Gamelan Sekar Jaya | Serasi

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World: Asian- Southeast Classical: Percussion Ensemble Moods: Type: Instrumental
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by Gamelan Sekar Jaya

SERASI (“Harmony”) presents traditional and new material for the Balinese Gamelan, with a focus on themes that are central to Balinese belief: interdependence, balance, and harmony between humans, nature, and the spiritual world.
Genre: World: Asian- Southeast
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  Song Share Time Download
1. Niti Sari
8:00 $1.99
2. C'ret Nong
6:03 $0.99
3. Gandrung Manis
8:57 $1.99
4. Tawur
7:11 $0.99
5. Jarun Dauh
12:35 $1.99
6. Bebarisan
8:58 $1.99
7. Jaya Baya
17:50 $2.99
Downloads are available as MP3-320 files.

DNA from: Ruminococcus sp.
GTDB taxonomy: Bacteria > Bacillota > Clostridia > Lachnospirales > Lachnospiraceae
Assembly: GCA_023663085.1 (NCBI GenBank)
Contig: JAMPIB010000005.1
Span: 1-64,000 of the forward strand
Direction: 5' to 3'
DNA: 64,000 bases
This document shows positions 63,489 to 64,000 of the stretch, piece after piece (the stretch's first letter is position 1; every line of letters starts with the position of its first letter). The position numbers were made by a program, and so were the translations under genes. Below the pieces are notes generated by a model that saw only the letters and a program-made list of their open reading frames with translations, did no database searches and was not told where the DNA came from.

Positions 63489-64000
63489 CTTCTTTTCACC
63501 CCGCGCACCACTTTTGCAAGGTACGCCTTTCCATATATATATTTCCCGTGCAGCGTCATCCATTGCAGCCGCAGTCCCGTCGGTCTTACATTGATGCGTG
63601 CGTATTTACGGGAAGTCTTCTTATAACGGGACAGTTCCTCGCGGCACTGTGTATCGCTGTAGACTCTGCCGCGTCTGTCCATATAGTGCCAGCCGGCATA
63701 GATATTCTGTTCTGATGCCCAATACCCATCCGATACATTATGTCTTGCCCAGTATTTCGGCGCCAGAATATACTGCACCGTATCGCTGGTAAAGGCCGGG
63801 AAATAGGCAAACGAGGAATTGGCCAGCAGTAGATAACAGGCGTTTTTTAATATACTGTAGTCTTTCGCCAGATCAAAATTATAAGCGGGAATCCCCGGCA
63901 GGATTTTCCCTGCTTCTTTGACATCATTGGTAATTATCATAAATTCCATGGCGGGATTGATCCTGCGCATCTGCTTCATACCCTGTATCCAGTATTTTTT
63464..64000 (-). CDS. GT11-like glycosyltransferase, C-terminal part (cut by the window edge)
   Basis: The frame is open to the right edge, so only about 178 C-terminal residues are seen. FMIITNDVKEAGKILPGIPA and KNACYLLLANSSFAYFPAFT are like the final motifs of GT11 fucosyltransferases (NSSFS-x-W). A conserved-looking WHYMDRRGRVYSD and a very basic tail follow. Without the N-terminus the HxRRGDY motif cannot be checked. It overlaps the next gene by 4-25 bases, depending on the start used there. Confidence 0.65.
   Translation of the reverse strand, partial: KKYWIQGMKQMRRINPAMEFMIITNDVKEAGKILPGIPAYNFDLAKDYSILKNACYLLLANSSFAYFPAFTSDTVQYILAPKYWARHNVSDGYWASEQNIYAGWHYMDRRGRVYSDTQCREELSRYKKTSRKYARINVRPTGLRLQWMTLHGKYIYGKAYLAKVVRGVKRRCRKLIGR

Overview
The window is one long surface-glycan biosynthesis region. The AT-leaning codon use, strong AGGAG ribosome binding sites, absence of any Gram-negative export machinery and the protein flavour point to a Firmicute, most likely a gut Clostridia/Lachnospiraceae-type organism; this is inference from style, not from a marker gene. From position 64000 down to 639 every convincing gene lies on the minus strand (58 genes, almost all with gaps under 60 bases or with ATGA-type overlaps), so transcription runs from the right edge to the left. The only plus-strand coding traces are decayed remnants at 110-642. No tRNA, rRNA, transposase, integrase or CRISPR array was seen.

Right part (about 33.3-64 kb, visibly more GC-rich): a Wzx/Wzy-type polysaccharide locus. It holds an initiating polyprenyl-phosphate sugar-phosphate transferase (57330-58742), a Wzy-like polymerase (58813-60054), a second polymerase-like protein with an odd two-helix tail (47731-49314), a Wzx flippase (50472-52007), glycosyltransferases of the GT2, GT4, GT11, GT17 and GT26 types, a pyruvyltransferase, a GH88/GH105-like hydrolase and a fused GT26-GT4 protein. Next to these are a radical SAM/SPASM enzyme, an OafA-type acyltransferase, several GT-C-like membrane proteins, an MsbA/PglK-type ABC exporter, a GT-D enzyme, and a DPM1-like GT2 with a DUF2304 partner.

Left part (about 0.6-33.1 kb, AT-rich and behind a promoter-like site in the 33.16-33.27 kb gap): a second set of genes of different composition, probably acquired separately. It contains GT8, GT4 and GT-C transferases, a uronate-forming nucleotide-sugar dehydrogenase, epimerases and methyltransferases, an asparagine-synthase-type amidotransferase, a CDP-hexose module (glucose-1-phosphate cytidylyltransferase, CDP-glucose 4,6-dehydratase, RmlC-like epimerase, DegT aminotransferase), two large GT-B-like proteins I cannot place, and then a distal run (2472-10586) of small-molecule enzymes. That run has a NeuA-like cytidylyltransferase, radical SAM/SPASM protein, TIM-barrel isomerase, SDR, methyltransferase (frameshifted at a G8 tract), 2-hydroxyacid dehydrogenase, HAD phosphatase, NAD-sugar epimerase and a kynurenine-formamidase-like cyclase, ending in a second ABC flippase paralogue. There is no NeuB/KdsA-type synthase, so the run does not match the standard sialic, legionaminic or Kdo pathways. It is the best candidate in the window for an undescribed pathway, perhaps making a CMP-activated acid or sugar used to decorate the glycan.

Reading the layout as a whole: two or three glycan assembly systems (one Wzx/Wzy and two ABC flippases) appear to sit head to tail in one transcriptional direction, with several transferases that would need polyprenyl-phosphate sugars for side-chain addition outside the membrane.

Album Notes
Gamelan Sekar Jaya
Traditional and new material for Balinese Gamelan, with a focus on themes that are central to Balinese belief: interdependence, balance, and harmony between humans, nature, and the spiritual world.


A gamelan is an orchestra comprised of bronze, iron, wood, and/or bamboo percussion instruments, found throughout the Indonesian islands of Bali and Java. There are more than twenty-five different types of gamelan in Bali, requiring from two to over thirty players.

Gamelan Sekar Jaya’s music and dance range from traditional Balinese repertoire to cutting-edge compositions. The sixty plus company of musicians and dancers of GSJ play on several sets of Balinese instruments, consisting of various combinations of bronze-keyed metallophones, bamboo marimbas, gongs, drums, and flutes. Gamelan Sekar Jaya is the only foreign group to ever receive the Dharma Kusuma, Bali's highest award for artistic achievement. The company is renowned for its exploration of traditional and modern forms through long-term residencies with Bali's finest musicians and dancers. Formed in 1979, the orchestra has performed in various settings and venues from the bustling village squares in Bali to the famed Hollywood Bowl in Los Angeles.